Can you imagine any politician making such a defense of a liberal education? Defending "impractical" education? What about suggesting there is more to life than physical, material concerns? What about the following, a legitimate swipe at commercialism?
The age of science and commercialism is here. There is no sound reason for wishing it otherwise. The wise desire is not to destroy it, but to use it and direct it rather than to be used and directed by it, that it may be as it should be. not the master but the servant, that the physical forces may not prevail over the moral forces and that the rule of life may not be expediency but righteousness.
Now Coolidge doesn't deride commercialism but he does knock it down a few pegs, suggesting it is of less importance and moreover that it can be a danger, and still more that it can be a consuming danger. The phrase, "that it may be as it should be" would probably not go over well today. First, it is compact and requires one to unpack it and think on it. Second, it implies there is a natural order, that commercialism simply occupies a lower rung in the hierarchy of man's goods. "Expediency," that is, convenience, is not man's greatest need. Could George W. Bush, who told Americans after 9/11 to go out and shop, or President Obama, whose economic plan is spending for the sake of spending, have made these remarks?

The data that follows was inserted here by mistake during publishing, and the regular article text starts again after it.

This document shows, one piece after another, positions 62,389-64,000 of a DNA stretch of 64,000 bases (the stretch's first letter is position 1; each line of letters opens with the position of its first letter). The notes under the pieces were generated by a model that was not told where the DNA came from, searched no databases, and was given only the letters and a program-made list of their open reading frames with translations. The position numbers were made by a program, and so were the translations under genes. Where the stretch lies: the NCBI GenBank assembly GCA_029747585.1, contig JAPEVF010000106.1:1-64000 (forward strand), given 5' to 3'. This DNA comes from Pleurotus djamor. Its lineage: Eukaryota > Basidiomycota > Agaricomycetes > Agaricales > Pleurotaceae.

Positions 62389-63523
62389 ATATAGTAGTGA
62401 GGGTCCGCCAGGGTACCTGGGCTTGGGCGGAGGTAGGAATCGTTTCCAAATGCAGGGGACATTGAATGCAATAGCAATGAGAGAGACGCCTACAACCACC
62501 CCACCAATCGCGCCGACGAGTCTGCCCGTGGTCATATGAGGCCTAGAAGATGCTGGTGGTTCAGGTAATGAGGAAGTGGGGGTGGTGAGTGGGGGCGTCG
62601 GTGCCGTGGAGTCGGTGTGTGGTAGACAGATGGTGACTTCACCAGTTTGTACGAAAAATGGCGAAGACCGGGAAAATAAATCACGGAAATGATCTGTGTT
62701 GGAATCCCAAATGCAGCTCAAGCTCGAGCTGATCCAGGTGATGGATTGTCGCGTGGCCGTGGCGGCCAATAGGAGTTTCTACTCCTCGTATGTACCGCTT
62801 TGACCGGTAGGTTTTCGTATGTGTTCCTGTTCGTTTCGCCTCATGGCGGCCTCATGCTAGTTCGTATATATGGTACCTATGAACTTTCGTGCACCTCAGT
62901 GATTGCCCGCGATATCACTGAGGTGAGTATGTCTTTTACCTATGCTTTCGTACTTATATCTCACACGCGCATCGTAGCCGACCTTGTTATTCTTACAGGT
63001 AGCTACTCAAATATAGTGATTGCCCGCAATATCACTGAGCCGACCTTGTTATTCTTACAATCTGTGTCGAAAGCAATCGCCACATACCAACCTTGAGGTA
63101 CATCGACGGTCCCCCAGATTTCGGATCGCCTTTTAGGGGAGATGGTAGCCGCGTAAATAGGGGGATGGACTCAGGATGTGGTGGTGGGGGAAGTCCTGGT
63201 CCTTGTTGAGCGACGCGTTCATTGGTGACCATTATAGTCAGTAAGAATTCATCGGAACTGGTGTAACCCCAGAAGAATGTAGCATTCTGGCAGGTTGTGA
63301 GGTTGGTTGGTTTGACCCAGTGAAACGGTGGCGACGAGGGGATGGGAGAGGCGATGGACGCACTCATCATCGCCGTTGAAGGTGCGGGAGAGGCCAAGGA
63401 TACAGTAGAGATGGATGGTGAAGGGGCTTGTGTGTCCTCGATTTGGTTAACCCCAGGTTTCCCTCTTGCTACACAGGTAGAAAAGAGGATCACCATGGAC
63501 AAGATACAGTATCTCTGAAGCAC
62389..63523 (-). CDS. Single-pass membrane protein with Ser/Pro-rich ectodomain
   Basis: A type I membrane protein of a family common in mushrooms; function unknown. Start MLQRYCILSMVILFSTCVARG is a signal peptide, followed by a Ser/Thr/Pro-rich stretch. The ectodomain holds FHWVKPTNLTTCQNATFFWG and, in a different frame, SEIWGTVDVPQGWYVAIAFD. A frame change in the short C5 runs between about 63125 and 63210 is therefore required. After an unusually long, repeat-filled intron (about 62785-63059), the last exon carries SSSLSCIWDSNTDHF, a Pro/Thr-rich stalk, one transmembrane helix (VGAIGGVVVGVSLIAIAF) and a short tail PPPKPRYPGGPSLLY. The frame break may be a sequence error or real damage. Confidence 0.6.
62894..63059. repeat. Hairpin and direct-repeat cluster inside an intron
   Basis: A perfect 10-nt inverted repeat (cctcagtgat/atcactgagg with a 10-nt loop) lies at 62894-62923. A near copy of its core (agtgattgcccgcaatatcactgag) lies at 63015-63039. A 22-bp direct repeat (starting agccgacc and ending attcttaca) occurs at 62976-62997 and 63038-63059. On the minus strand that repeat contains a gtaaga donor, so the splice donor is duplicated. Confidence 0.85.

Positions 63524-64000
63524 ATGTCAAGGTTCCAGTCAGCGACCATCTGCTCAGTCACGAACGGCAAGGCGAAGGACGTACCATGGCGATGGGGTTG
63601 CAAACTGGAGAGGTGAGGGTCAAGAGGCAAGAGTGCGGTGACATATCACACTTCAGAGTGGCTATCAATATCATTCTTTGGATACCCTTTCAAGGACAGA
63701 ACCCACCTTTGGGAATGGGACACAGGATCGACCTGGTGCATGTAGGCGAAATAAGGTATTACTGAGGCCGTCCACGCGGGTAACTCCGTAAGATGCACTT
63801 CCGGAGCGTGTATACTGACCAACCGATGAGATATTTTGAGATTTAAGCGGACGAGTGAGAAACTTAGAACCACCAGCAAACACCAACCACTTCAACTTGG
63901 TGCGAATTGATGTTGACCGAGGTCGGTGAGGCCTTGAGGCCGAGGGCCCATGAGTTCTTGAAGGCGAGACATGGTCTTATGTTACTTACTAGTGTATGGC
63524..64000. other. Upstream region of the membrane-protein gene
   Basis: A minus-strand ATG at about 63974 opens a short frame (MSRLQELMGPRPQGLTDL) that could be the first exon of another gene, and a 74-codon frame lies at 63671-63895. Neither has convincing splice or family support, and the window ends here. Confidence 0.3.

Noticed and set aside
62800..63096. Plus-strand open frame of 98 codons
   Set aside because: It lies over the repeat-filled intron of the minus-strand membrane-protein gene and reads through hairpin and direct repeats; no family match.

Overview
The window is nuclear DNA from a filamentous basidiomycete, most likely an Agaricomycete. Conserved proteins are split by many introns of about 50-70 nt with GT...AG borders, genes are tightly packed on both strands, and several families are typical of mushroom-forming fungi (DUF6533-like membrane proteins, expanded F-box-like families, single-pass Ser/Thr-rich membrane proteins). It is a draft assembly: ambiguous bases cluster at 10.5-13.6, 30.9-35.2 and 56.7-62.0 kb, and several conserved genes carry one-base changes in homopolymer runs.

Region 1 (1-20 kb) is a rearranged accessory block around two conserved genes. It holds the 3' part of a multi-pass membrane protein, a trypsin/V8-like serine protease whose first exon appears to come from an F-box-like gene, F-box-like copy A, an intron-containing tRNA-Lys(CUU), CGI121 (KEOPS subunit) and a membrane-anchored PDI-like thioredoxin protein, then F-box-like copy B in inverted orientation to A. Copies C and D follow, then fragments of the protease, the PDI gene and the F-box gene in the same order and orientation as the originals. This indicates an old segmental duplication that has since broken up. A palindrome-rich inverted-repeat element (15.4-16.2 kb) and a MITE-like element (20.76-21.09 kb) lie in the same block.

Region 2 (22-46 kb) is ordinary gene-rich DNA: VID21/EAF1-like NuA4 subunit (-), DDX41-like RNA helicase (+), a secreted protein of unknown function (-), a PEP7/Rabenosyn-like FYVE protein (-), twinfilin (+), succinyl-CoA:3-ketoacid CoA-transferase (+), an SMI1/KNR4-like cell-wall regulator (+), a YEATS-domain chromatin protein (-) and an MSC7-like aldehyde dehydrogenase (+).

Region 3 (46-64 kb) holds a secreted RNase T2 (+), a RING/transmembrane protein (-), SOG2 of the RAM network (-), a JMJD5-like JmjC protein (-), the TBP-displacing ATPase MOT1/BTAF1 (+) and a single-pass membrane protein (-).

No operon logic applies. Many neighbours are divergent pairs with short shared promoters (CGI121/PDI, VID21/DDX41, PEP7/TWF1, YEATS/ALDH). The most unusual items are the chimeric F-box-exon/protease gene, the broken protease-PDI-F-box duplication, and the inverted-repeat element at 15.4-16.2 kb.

Coolidge continues to make some genuinely conservative comments which would be alien and tendentious to current crop of "conservative" politicians.